By Keith Idec
LOS ANGELES – Deontay Wilder wasn’t about to give Tyson Fury credit for the former heavyweight champion’s most meaningful victory.
As Wilder went back and forth with his unbeaten challenger during a press conference Wednesday, the defending WBC heavyweight champion made sure to dispute the magnitude of Fury’s upset of Wladimir Klitschko. England’s Fury was a 4-1 underdog against Klitschko, but the 6-feet-9 Brit beat the long-reigning champion by unanimous decision in their 12-round title fight in November 2015.
Fury didn’t just become the first fighter to defeat Klitschko in the 11½ years since Lamon Brewster stopped him in the fifth round of their April 2004 bout in Las Vegas. He also went to Klitschko’s backyard for his championship chance.
The retired Klitschko is from Ukraine, but he resided in Germany for many years and boxed in his adopted home country numerous times throughout his lengthy career. Fury still clearly out-boxed Klitschko in their 12-rounder in Dusseldorf, Germany, to win a unanimous decision and the IBF, IBO, WBA and WBO titles.
Wilder still isn’t impressed.
“I’ve knocked out every fighter that I’ve faced,” Wilder said on the dais at the Westin Bonaventure Hotel & Suites. “You’ve seen it. You was there. Why haven’t he? Why is his [knockout] ratio so low? Why? And with [the] Klitschko fight, he didn’t beat Klitschko. Klitschko beat himself. We all know this. If Klitschko would’ve threw more punches, if Klitschko would’ve showed up and threw more punches, the fight would’ve been different. [Fury] knows this.
“You only had confidence because Klitschko didn’t throw no punches. That’ll give you confidence, if you’ve got a punching bag in the ring. That’s easy. But this time, Saturday comes, you got a different beast in the ring, baby. You got a different mentality. You got a different culture. We come from two different places. We come from two different worlds, man. And I can’t wait to put these hands on you!”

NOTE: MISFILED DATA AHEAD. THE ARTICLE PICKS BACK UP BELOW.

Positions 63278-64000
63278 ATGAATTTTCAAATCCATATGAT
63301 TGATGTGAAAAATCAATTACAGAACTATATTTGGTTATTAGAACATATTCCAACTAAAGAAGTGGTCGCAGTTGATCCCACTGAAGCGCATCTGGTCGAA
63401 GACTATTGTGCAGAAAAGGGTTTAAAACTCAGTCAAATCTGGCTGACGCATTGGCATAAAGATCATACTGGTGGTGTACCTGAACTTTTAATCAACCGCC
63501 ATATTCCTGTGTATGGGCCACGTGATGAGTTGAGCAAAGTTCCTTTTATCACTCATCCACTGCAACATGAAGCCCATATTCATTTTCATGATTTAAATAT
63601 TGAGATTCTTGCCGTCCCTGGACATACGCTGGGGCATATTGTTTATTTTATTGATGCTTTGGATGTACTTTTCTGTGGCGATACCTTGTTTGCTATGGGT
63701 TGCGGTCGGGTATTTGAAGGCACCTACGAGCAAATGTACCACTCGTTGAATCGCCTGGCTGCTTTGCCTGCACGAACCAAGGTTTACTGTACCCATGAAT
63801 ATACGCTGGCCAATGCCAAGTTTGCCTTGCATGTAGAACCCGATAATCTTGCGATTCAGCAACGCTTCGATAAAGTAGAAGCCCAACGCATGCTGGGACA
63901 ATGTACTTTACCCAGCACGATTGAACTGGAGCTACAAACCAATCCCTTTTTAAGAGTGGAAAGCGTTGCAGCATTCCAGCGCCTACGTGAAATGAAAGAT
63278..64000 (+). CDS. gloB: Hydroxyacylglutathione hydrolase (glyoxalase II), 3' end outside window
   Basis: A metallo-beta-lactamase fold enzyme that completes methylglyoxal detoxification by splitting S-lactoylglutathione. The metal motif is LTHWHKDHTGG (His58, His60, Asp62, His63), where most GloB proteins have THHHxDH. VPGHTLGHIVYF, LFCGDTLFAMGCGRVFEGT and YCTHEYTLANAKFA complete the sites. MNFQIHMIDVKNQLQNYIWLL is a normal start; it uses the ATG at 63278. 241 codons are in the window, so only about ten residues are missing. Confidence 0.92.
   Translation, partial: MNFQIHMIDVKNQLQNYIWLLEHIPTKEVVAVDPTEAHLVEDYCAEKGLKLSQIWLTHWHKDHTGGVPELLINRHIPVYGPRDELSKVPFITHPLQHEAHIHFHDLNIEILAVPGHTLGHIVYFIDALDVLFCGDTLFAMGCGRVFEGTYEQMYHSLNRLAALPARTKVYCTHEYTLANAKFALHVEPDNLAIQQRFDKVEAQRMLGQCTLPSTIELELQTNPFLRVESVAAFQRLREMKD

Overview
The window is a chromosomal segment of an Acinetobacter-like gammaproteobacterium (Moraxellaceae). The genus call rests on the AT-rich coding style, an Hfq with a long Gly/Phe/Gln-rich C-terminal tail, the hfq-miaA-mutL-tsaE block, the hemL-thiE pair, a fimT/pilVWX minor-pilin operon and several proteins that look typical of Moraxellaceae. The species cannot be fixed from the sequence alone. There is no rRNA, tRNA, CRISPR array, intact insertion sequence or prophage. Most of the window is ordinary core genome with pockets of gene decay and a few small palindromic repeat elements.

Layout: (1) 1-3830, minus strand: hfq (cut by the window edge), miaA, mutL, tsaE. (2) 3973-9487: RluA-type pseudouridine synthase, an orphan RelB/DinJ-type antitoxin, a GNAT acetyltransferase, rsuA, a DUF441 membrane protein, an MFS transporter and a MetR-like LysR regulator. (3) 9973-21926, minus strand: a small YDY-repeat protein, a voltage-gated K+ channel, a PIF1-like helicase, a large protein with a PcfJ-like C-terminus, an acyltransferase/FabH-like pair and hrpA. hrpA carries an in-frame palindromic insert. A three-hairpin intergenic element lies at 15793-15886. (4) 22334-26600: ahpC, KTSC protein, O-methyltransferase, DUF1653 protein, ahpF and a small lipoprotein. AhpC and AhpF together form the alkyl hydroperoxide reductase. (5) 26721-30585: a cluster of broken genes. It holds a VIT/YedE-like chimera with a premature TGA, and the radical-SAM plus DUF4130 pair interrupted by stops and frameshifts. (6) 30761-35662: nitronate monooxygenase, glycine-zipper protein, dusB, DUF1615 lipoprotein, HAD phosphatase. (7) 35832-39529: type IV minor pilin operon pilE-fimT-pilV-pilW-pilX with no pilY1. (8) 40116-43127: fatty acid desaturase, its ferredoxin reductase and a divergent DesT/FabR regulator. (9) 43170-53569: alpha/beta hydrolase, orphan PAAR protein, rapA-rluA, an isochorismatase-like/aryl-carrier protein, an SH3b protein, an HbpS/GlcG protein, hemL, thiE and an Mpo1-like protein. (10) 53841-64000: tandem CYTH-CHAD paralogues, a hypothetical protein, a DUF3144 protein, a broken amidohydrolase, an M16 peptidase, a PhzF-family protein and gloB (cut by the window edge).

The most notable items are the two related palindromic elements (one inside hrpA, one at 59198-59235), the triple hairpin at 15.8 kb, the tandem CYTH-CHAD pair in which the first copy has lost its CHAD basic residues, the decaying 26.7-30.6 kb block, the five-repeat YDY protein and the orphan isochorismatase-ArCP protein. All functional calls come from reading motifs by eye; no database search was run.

All three judges – California’s Raul Caiz Sr. (115-112), Argentina’s Ramon Cerdan (116-111) and Puerto Rico’s Cesar Ramos (115-112) – scored Fury the winner over Klitschko. The referee, Nevada’s Tony Weeks, deducted a point from Fury in the 11th round for hitting Klitschko behind his head.
England’s Phil Edwards, California’s Alejandro Rochin and Canada’s Robert Tapper have been assigned to judge the Wilder-Fury fight. California’s Jack Reiss will be the referee.
The 33-year-old Wilder (40-0, 39 KOs), of Tuscaloosa, Alabama, is slightly favored over the 30-year-old Fury (27-0, 19 KOs), of Manchester, England. Their scheduled 12-rounder will headline Showtime Pay-Per-View’s four-fight telecast Saturday night (9 p.m. ET/6 p.m. PT; $74.99 in HD).
Keith Idec is a senior writer/columnist for BoxingScene.com. He can be reached on Twitter @Idecboxing.